Al-Abadi reportedly replied: "We protect the unity and integrity of Iraq with high precision ... we will not allow the danger of disintegration to put our country at risk."
___ 12:20 p.m.
Iraqi prime minister has announced a multi-pronged operation to capture a series of towns and villages near the Syrian border from the Islamic State group.
Haider al-Abadi's statement issued early on Thursday says the operation aims to liberate Qaim and Rawa, as well as other villages — the very last remaining strongholds of IS militants in Iraq.
Al-Abadi, who's in an official visit to Iran, says IS militants have only to choose "death or surrender."
Iraqi state TV aired live footage showing military vehicles advancing in a wide desert area, along with Shiite-dominated paramilitaries known as the Popular Mobilization Forces.
IS has been driven out of most of the territories it seized in 2014, from northern Iraq through the country's central region and across the western Anbar province.
The Kurdish leadership is saying that Iraqi troops have launched "an offensive" against Kurdish fighters near the border with Turkey.
From Baghdad, a spokesman for the mostly Shiite militia fighters known as the Popular Mobilization Forces says the Kurdish troops opened fire on the Baghdad-led forces as they moved toward the Iraqi Turkish border on Thursday.
The development is part of a recent government push to deploy forces in areas claimed by both the Kurds and the central government in Baghdad.
The spokesman, Ahmed al-Asadi, told The Associated Press that the clashes did not result in any casualties.
The statement from the Kurdish regional government says the Iraqi forces were "using heavy artillery... advancing toward peshmerga positions."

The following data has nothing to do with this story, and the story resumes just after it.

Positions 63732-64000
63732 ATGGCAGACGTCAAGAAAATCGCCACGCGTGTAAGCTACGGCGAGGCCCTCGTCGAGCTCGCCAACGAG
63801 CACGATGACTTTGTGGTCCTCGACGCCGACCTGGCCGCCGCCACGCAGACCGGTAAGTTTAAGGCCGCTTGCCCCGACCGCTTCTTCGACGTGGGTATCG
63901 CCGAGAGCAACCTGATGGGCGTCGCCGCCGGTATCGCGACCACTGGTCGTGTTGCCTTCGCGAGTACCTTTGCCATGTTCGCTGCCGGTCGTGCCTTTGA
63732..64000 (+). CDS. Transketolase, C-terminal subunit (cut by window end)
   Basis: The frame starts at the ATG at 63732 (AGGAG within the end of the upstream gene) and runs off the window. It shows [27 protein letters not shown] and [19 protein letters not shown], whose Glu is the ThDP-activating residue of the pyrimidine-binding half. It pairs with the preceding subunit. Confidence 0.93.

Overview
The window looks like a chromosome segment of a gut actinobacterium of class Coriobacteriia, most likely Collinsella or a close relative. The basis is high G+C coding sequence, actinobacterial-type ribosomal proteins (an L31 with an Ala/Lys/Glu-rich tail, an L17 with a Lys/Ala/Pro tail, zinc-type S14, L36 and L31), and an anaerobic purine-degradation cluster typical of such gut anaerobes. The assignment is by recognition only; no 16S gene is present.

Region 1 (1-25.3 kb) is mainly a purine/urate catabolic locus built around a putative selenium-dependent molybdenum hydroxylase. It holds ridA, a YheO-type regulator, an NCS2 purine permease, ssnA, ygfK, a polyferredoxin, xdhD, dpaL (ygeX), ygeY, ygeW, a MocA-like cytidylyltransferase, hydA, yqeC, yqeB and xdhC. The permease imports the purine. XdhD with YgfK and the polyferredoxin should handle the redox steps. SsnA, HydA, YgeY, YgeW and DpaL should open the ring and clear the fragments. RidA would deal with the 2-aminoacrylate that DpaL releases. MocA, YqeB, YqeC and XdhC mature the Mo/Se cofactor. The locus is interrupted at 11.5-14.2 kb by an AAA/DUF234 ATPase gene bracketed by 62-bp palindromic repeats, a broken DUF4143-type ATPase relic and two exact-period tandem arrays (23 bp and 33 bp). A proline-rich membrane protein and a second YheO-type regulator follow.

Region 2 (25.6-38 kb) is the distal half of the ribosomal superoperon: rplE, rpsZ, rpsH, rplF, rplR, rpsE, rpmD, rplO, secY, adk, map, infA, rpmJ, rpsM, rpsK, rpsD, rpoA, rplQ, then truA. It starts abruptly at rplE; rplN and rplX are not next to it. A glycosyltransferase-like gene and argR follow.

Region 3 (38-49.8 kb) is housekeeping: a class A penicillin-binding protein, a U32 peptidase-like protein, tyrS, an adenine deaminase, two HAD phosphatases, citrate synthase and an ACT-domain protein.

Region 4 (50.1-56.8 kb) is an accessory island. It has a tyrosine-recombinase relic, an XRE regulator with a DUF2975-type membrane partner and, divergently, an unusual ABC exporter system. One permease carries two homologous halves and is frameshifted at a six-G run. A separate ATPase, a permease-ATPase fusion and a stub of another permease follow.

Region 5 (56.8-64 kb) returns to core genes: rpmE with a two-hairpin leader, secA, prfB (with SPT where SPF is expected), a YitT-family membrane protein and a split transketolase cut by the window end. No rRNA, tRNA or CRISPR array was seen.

Sporadic clashes have erupted over the past two weeks as Iraqi government forces moved to retake territory that was under federal control before the Islamic State group blitzed across the country in 2014.
The moves follow a controversial referendum last month in which the majority of Kurds voted for independence from Baghdad.
Iraq's prime minister says he'll only accept a full cancellation of the Kurdish independence vote and its results, dismissing a proposal by the autonomous Iraqi Kurdish region to freeze the referendum results pending negotiations with Baghdad.
Haider al-Abadi says the central government "will accept only the cancelling of the referendum and following the constitution," according to a written statement released by his office.
Al-Abadi's announcement comes during a visit to Iran on Thursday.
The Kurds' referendum last month overwhelmingly backed independence from Baghdad. Though the vote was non-binding, it has roiled tensions with the central government and the region.
Sporadic clashes have erupted over the past week between Kurdish and Iraqi forces, former allies in the battle against the Islamic State group.
Iraqi Kurdish leaders on Wednesday offered to freeze the referendum results in order to facilitate talks with Baghdad and end the violence.
Iraqi Prime Minister Haider al-Abadi is in Iran after recent stops in Turkey and Jordan, and meetings with U.S. officials and allies eager to pull Baghdad into their political orbit.
He first attended an official reception at a government estate north of Tehran and is meeting with Senior Vice President Eshaq Jahangiri on Thursday.
Regional issues and bilateral ties are expected to dominate the agenda, as well as the Iraqi Kurds' independence referendum last month that both Baghdad and Tehran have dismissed as illegal.
Iran remains a major player in the war against the Islamic State group and culturally across Iraq, its one-time bitter enemy when Iraqi dictator Saddam Hussein waged an eight year war on Iran in 1980s that left more than one million casualties on both sides.